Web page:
Pharma Trade Groups Sues to Block Oregon Pricing Laws

  Two laws regulating the price of prescription drugs in Oregon have drawn the ire of the Pharmaceutical Research and Manufacturers of America (PhRMA), who filed suit on Monday. The drug trade group asserts House Bills 4005 and 2658 are unconstitutional.  

HB 4005 requires drug manufacturers to give an annual report to the Oregon Department of Consumer and Business Services on their prices, factoring in “the costs associated with developing and marketing prescription drugs.” The bill passed in 2018, with widespread support from healthcare professionals and advocates.   

PhRMA was less enthused, stating that HB 4005 gives an “extremely narrow, over-simplified and distorted view of what is a complicated issue, with a complex supply chain and various actors.”  

Likewise, HB 2658 requires drug companies to give the DCBS 60 days advance notice when increasing the price of prescription drugs.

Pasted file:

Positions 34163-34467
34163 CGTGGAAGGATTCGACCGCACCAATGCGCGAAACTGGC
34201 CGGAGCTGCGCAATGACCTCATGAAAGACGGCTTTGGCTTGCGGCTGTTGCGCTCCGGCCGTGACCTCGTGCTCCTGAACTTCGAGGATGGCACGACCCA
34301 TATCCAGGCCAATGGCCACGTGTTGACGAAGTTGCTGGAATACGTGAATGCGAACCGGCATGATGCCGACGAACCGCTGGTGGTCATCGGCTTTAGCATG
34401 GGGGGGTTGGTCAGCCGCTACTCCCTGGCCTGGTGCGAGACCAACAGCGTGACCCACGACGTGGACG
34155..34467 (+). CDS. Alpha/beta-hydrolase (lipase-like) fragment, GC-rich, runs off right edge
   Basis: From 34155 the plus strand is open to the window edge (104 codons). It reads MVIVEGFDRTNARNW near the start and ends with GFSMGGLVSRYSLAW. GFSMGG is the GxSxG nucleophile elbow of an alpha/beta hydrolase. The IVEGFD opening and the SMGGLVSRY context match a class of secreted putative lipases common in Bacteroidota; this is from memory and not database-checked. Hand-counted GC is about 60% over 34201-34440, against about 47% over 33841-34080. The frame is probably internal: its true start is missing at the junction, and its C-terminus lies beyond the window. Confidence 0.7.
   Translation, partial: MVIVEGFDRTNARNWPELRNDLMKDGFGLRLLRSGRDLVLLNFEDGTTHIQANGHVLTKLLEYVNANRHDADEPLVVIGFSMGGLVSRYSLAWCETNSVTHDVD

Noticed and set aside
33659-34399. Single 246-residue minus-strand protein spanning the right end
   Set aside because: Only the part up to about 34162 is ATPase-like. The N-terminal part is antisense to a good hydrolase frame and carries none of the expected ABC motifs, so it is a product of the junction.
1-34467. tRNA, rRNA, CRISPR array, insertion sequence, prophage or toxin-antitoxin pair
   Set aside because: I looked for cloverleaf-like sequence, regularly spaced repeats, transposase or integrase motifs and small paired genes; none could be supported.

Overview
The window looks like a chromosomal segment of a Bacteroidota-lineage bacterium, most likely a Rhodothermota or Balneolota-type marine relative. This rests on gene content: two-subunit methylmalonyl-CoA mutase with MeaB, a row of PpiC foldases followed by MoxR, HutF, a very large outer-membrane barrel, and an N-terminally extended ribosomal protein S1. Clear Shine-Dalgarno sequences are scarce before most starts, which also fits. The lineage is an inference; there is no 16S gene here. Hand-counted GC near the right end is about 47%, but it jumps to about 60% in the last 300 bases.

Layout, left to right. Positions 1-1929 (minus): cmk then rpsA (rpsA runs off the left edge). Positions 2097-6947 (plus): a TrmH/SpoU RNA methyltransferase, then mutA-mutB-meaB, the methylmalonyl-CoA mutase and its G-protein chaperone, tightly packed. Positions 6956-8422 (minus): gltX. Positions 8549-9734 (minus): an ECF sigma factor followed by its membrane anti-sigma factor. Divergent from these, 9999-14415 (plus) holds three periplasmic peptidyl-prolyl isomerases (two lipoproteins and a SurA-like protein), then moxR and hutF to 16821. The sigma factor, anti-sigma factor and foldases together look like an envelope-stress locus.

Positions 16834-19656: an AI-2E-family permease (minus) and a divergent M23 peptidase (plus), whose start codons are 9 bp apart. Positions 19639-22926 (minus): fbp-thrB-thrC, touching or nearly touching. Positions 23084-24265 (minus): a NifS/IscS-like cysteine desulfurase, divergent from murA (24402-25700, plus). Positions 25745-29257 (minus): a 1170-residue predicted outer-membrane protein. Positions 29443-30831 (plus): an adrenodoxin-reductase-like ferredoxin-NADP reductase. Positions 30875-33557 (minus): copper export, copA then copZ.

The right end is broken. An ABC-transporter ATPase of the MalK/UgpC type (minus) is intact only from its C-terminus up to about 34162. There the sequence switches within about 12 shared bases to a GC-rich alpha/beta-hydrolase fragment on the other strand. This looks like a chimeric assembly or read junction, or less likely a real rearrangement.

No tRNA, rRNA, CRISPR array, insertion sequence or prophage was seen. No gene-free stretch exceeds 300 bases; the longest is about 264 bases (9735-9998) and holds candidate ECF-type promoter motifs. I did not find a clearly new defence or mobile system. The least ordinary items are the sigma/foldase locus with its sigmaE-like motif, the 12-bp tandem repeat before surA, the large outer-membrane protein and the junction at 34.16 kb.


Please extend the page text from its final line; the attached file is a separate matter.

PhRMA argues that both bills are in violation of the Commerce Clause and the First Amendment, with HB 4005 further violating the Takings Clause by forcing disclosure of “sensitive trade secret information.”  

On the litigation, PhRMA Executive Vice President and General Counsel James C. Stansel had this to say: “There is no doubt that people in Oregon and across the country are struggling to access and afford the health care they need. Unfortunately, HB 4005 and HB 2658 do nothing to help them. It is our hope that these misguided and unconstitutional policies are put aside so that we can instead focus on reforms that will actually help people better afford their medicines, such as capping out-of-pocket costs, making monthly costs more predictable and sharing negotiated savings on medicines with patients.”  

Numi Lee Griffith of the Oregon State Public Interest Research Group counters that PhRMA is “on extremely flimsy legal basis and it’s just a sign of desperation now that we actually have the requirements coming in and kind of exposing the extent of the price gouging that the industry is engaged in.” She told OPB that “They tried a similar tactic in California after the Legislature there passed a transparency law. It’s a desperate attempt to keep their price-gouging practices going with no rules and regulation — practices that are costing Oregonians their savings, their homes, and even their lives.”  

By Brandon Urey